In a context of human rights violations and impunity, enforced disappearances in Mexico have reached unprecedented levels: numbers are higher than ever, with well over 30.000 cases in this last decade. Regarding the perpetrators, state authorities and organized crime often cannot be distinguished from each other.
For decades, the relatives of those disappeared have taken the streets and walked long paths paved with memory and resistance. They have marched to public prosecutors and to mass graves, to meetings and in protests. Longing for justice, they demand to know the truth: where are their loved ones?
In this endless search they often find that the circumstances surrounding the disappearances are not disconnected but are part and parcel of a failing rule of law in Mexico.
The shoes displayed belong to mothers, fathers, sons, daughters, brothers, sisters, uncles, aunts, wives, husbands, and grandsons of the disappeared. They are true witnesses of the ongoing impunity in Mexico and their demand for justice and accountability. These shoes are not only a piece of footwear, an accessory: they represent the collective memory of those that have walked to find their loved ones; they are the steps that together are tracing a path that leads to justice.
22 November at Het Nutshuis, The Hague
Tempestad: A documentary by Tatiana Huezo
On a normal day on her way to work, Miriam is arrested on suspicion of human trafficking. While the government reports that a criminal gang has been rounded up, in reality a group of innocent Mexicans has fallen victim to the vagaries of a corrupt system. Miriam is held for more than a year in a prison run by a drug cartel, and her family has to pay for her protection. In jail, Miriam faces extortion, humiliation and extreme violence, memories that will continue to haunt her for years to come. The horrific abductions, the unseen civil war between the government and the drug cartels and the ubiquitous fear this brings about are revealed through poetic, meditative images of everyday life in Mexico, with Miriam and Adela providing a voice-over.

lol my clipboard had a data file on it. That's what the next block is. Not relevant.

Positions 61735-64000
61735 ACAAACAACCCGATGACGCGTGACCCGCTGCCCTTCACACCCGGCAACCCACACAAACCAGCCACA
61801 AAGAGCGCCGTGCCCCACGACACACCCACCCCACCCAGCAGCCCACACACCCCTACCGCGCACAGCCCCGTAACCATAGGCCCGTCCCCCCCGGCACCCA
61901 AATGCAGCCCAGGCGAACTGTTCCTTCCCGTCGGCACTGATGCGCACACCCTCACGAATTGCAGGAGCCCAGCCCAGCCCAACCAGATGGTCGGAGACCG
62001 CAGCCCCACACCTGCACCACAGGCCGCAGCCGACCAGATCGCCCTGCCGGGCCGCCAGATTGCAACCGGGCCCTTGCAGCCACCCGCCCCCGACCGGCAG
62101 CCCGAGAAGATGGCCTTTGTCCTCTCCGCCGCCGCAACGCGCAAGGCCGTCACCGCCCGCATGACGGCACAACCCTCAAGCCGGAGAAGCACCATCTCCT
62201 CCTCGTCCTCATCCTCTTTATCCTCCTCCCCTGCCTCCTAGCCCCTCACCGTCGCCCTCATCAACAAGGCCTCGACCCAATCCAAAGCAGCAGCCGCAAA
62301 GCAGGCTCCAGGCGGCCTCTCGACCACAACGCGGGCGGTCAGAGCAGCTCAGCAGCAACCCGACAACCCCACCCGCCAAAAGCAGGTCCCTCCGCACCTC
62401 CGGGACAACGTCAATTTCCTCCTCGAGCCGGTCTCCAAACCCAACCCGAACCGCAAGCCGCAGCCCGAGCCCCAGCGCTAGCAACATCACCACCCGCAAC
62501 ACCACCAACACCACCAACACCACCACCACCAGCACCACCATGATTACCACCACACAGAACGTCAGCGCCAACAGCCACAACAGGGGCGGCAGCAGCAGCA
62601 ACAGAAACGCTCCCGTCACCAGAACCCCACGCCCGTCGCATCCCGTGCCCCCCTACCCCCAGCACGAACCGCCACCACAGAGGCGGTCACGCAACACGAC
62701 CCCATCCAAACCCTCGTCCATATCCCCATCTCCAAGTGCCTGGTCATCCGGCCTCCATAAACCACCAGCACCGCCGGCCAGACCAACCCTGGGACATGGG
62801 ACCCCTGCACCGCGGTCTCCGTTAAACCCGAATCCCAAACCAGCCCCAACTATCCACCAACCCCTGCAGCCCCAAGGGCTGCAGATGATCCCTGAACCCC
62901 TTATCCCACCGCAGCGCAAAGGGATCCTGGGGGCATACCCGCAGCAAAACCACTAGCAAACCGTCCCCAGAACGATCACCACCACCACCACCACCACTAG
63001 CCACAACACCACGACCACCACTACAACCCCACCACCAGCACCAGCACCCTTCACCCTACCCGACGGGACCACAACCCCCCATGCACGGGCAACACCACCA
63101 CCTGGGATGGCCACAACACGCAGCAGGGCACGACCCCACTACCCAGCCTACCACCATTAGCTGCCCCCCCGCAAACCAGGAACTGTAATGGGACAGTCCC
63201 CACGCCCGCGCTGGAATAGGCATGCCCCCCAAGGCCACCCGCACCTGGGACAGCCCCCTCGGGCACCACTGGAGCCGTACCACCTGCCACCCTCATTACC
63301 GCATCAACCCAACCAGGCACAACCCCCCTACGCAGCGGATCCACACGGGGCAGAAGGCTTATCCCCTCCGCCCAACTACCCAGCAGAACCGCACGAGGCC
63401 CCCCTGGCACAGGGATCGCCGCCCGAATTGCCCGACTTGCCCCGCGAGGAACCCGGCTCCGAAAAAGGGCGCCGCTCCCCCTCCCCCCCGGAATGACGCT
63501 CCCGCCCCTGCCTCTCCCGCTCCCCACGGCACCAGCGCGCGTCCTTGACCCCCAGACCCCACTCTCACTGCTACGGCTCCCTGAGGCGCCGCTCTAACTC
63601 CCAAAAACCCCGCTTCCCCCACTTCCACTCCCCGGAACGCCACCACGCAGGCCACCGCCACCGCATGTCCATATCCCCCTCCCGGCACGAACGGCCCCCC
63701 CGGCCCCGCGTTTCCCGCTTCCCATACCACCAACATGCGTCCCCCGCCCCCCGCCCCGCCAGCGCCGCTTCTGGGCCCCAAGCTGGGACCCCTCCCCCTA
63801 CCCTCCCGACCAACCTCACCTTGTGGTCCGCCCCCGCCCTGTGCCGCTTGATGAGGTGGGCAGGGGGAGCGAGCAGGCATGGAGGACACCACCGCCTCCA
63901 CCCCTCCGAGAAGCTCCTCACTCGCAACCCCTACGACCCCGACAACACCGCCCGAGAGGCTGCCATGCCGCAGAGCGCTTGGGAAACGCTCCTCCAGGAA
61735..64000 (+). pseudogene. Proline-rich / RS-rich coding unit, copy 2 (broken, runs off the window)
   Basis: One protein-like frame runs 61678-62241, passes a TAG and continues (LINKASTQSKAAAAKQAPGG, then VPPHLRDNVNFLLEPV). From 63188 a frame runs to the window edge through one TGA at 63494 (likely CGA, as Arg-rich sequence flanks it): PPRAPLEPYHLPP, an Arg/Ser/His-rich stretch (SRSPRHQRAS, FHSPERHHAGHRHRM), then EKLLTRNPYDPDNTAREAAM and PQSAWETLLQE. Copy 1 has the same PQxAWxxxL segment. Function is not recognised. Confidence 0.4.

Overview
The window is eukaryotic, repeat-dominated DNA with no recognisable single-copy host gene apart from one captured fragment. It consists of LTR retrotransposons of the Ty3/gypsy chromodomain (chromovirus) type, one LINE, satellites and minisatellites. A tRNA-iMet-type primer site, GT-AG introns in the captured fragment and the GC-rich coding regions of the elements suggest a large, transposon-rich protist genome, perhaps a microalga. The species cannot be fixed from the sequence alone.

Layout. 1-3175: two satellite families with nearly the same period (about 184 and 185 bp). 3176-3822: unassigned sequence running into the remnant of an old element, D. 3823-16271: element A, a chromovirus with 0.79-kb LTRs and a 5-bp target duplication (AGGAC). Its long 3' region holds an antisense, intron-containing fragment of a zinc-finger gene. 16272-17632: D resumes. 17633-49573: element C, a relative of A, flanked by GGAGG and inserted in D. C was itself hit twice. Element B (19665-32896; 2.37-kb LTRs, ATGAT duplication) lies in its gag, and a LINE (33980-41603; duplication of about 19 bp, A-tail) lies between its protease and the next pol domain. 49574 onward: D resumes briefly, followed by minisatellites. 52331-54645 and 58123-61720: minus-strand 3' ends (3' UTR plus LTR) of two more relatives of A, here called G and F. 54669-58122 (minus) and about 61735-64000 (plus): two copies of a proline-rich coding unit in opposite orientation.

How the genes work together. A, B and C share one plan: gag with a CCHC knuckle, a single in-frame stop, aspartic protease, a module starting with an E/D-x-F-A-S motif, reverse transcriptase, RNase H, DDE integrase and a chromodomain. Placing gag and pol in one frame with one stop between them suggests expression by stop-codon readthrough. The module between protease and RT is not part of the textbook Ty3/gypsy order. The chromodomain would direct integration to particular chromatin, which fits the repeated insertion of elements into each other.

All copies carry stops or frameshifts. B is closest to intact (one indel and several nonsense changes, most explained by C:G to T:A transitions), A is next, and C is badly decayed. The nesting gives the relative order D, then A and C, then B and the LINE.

With introduction by Lucy Diaz (guest of the Shelter City Project) and Pavel Ramirez (SMX Collective, HIJOS Mexico).
For info and tickets, see here.
10 December at Nutshuis, The Hague
12 December at De Balie, Amsterdam
With Anabel Hernandez
Anabel Hernandez will give the 20th Freedom Lecture in De Balie and The Nutshuis. Hernandez is a journalist and writer, who had an international breakthrough with the book Narcoland: The Mexican Drug Lords and their Godfathers. On December 12, Anabel Hernandez will speak in De Balie on the importance of freedom of press, the way in which drugs cartels operate and the many sacrifices she had to make in order to be free and safe and to continue her work as a journalist.
Enforced disappearance epidemic in Mexico
According to the UN, the disappeared are the persons who:
are arrested, detained or abducted against their will or otherwise deprived of their liberty by officials of different branches or levels of government, or by organized groups or private individuals acting on behalf of, or with the support, direct or indirect, consent or acquiescence of the government, followed by a refusal to disclose the fate or whereabouts of the persons concerned or a refusal to acknowledge the deprivation of their liberty, which places such persons outside the protection of the law.
According to the Rome Statute of the International Criminal Court, when committed as part of a widespread or systematic attack directed at any civilian population, enforced disappearance qualifies as a crime against humanity and therefore it falls into a broader jurisdiction that concerns the international community.
- First disappeared-1969
- Disappeared people in the last decade- more than 30,000
- According to NGO’s, only 1 out of 5 cases is reported
- The Mexican State and authorities have been unable and unwilling to solve all these cases
Alfredo López Casanova joined a demonstration on Mother’s day in Mexico City, where hundreds of people marched denouncing the disappearance of their relatives. The footsteps imprinting streets constituted a powerful image: People walking over days, years and decades of impunity and keeping memory and resistance alive. This image is the starting point of this exhibition, which soon evolved into a collective project including artists, students, activists and relatives to the disappeared, bringing together the memory of people facing the same struggle over different decades and countries.